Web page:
Salmonellosis is an infection caused by a gram-negative bacillus, a germ of the Salmonella genus. Infection with these bacteria may involve only the intestinal tract, or may spread from the intestines to the blood stream and then to other body sites. The source of infection is contaminated food or water, or close contact with other people or animals carrying the infection. There are about 40,000 reported cases of Salmonellosis and 600 deaths each year. Children, the elderly, and immunocompromised persons are most likely to develop severe disease.
SYMPTOMS AND DIAGNOSIS
Symptoms can vary greatly from person to person, may occur 12-72 hours after ingestion of contaminated food or water and may last 4-7 days. Most individuals experience two or more of the following symptoms: severe headaches, abdominal cramps, diarrhea, nausea, vomiting, low grade fever and muscle aches. Some individuals experience no symptoms, but harbor the bacteria in their intestines and are at risk of spreading it to other individuals. A diagnosis of Salmonella infection is made by testing a stool specimen for the presence of the bacteria.
Salmonella live in the intestinal tracts of humans and other animals; including birds and reptiles, and are transmitted by the oral-fecal route, which means eating foods contaminated with animal feces. Contaminated foods usually look and smell normal. They are often of animal origin, such as beef, poultry, milk, or eggs, but all foods, including vegetables may become contaminated.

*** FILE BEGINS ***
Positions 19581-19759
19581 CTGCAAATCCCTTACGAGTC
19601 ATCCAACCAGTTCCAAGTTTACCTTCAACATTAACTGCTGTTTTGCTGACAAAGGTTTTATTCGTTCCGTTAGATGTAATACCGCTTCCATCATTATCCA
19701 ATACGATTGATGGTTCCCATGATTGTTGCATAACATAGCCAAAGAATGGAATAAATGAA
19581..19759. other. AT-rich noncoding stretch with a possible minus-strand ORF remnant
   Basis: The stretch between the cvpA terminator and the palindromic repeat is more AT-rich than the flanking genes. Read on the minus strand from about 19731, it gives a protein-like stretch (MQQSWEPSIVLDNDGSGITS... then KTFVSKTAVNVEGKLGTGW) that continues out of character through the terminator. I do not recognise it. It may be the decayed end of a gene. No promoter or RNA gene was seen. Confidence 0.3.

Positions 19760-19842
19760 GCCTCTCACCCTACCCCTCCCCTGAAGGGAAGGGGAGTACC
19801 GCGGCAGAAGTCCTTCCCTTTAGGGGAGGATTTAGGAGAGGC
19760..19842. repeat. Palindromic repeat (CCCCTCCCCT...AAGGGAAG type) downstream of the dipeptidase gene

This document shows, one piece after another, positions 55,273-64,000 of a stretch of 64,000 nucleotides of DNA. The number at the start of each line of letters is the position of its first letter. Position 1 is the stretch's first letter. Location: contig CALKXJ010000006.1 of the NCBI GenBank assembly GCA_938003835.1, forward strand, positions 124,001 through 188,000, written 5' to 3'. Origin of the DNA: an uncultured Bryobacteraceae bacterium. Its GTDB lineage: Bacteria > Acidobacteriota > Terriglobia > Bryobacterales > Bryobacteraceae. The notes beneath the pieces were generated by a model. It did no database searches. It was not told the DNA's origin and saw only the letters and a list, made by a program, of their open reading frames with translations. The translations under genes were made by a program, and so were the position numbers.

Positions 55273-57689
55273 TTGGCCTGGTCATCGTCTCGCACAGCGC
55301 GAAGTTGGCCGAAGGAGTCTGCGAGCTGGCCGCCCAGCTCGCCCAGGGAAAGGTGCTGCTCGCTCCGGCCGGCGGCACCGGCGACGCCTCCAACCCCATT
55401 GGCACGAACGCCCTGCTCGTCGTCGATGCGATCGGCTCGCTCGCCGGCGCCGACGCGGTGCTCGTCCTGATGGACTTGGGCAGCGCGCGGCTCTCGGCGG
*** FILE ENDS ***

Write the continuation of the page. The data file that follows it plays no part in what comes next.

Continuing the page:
Person-to-person transmission can also occur. Individuals who carry Salmonella in their intestines may transmit Salmonella to another individual if good personal hygiene is not followed. For example, an infected food handler may transmit the Salmonella bacteria if he/she does not wash his/her hands after using the bathroom and before handling or preparing food. Transmission may also occur by handling pet turtles, reptiles, birds, frogs and snails that harbor the Salmonella bacteria.
Severe forms of Salmonella infection may require hospitalization and isolation from other people. Patients with less severe infection and those who are recovering may be treated at home.
- Get plenty of rest until fever, diarrhea and any other symptoms have cleared for three days.
- Eat five or six small meals daily. Follow a progressive diet (clear liquids to full liquids to soft foods) as recommended by your provider.
- Use self-care measures such as comfortable room temperature and fresh air. You may wish to try a hot water bottle for stomach cramps.
- Symptomatic treatment with acetaminophen (Tylenol or similar product) for pain and fever is usually all that is required.
- Antibiotics generally are not necessary unless the infection has spread from the intestines.
- Individuals usually feel better within 5-7 days.
- People who have Salmonellosis should not prepare food or pour water for others until they have been shown to no longer be carrying the Salmonella bacterium. Individuals working with food or in a health care facility or day care center must have two negative stool cultures at least 72 hours apart before being allowed to return to work.
PREVENTION AND CONTROL
Good personal hygiene and handwashing techniques would prevent the majority of these transmissions. Wash hands thoroughly with warm, soapy water after visits to the restroom and before food preparation. Salmonella usually remains in the intestines for up to five weeks - and in some cases for many months. Be aware that some individuals can become chronic carriers of Salmonella bacteria and about 2% may develop paints in their joints, irritation of the eyes, and painful urination. This condition, called Reiterís Syndrome, can lead to chronic arthritis.
Centers for Disease Control (CDC) Web site, search for Salmonellosis
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© The Board of Trustees of the University of Illinois, 2007.
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